A Special Day for OBX Special Olympics
In the striving of athletes to be their best, in the joy of competition and the exhilaration of standing upon the winner’s platform, the reminder of what it means to be human was transcendent.
There are images among the moments that seem defining, yet they are just moments in a larger story—a story of love and triumph.
There was David Vincent, standing atop the winner’s platform, his arms raised in triumph and joy; there was the smile of Charline Mabine grinning from ear to ear as she stood before the crowd to receive her metal.
Damion Prouse, who must have a walker to go anywhere, cast his walker aside and ran the 25 meter dash . . . the effort apparent in every step he took, every time he stopped to gather himself, in the conversations the coach had with him urging him on. “I wanted to run fast,” he told me, an answer no different than any other athlete would have given.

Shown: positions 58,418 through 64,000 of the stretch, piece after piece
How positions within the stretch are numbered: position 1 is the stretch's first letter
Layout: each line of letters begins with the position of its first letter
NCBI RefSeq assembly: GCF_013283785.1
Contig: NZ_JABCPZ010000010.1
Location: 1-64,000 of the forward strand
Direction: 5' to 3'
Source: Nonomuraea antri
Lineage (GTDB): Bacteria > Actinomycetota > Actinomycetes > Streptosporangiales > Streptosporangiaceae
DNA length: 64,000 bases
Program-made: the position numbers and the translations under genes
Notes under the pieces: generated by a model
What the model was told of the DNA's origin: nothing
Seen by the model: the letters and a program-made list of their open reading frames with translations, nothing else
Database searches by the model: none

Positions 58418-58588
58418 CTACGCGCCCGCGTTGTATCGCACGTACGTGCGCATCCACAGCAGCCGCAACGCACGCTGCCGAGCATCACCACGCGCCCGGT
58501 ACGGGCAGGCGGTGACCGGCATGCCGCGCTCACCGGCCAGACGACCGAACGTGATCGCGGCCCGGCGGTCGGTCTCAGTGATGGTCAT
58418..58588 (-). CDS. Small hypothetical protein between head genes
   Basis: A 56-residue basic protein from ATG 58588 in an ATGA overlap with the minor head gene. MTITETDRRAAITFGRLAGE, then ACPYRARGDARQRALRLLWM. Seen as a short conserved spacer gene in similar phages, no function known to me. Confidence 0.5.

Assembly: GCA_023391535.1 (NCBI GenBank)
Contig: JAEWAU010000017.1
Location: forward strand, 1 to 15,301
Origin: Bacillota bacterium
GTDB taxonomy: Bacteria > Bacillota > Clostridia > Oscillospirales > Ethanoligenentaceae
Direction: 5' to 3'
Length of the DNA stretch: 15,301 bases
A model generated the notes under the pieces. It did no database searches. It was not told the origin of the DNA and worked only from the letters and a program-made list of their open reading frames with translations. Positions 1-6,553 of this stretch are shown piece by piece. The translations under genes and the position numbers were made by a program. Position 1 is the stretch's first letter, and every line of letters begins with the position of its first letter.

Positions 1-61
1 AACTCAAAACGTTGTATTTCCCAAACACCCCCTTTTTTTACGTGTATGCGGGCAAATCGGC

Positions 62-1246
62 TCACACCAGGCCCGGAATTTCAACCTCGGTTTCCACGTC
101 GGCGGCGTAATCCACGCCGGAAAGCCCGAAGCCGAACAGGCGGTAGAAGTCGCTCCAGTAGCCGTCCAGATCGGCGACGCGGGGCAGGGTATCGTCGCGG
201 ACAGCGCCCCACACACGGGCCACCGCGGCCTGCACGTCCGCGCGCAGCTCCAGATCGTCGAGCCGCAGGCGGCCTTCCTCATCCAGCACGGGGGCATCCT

The emotional impact of the games is intense—almost overwhelming at times. What becomes apparent very quickly is that this is more than an athletic competition; this is a competition to be a part of something bigger, a way to insure that what the athletes, families and spectators have witnessed has meaning and value and is a memory worth treasuring.
That is finally what Saturday became—memories indelibly etched into a story that is larger than any one event. There is magic in watching the participants run a 50 meter dash, or sprint down the runway for a broad jump, but the true competition is to be human—not super human or sub human, simply human. And that is what these competitors have truly accomplished, to remind us of how good it is to be a part of something bigger, and how special it is to be human.